Friday, July 11, 2008

Keep your seat

Mayor Menino continues to advocate building a new city hall on the South Boston waterfront, with $2 million in this year's budget to study the new location. The best case against moving the seat of government from where it is now -- whether in the current building or in another -- is the location, today's Globe points out.

Though there are some architects who gush about City Hall as a brutalist-style landmark, very few people -- including city workers and elected officials -- care for the structure's look or ergonomics. However, there can be little argument that it is located in one of the most convenient places possible for most Boston residents, with easy access from all four subway lines.

Building a new structure, while providing sweet new digs for the mayor and leaving a monument that would certainly have his name on it, would cost us a big chunk of money and make it harder for people who need to visit City Hall for routine business. Moving it is a bad idea.

1 comment:

Brain said...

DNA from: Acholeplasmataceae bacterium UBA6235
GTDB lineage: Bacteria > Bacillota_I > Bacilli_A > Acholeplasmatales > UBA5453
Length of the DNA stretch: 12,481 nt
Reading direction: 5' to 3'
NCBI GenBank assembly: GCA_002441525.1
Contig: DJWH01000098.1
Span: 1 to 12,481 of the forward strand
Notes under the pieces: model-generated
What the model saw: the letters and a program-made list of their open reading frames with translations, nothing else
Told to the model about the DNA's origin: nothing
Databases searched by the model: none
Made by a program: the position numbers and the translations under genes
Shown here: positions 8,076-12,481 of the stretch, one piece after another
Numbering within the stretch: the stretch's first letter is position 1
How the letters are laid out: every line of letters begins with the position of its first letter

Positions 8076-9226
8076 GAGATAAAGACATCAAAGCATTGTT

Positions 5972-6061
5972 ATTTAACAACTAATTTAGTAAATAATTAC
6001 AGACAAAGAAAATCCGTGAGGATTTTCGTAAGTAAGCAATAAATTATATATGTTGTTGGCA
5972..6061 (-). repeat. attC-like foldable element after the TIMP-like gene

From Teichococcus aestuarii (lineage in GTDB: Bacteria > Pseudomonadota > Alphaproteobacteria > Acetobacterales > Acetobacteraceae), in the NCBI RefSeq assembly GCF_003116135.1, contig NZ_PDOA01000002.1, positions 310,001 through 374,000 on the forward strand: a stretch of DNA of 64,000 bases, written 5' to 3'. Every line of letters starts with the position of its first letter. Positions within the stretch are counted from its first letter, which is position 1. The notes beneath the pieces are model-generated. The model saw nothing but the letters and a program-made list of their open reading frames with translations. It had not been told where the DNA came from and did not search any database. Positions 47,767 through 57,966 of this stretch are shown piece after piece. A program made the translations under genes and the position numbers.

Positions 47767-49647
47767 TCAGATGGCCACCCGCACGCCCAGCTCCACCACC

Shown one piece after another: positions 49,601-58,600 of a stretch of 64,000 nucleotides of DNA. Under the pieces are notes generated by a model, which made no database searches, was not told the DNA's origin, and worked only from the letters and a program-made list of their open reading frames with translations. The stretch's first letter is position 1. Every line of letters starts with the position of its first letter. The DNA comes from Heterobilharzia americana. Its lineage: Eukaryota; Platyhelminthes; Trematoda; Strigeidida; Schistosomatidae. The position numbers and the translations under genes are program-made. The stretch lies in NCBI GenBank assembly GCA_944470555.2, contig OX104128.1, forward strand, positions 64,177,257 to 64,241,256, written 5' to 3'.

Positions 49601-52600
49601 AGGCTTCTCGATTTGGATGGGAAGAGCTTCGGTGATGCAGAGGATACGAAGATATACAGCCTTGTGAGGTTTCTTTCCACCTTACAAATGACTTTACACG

I personally detest the brutalist style evoked by the entirety that is Boston City Hall. It interfaces with the street on all sides more as a fortress than a transparent seat of the city bureaucracy. That said, I will admit that preserving the building is still a far-superior choice than relocating city government to South Boston. The primary reason is accessibility. Even if the Silver Line were converted to light rail, the transit access to the proposed new city hall site would pale in comparison to the current location. In an era of increased need for (and use of) public transit; relocating the center of government in such a manner is not forward thinking. Further, the existing building could be altered to enhance/fix many of its most striking problems. Removing the horrid brick walls that surround much of the back sides of the building, adding bright colors, textures, glass, a green roof, and many other ideas could go a long way to improve the current building. Also, committing to a real revamp of the plaza and train station wouldn't hurt either. All of this is certainly more economically and environmentally sensible than what's currently on the minds of Menino and company.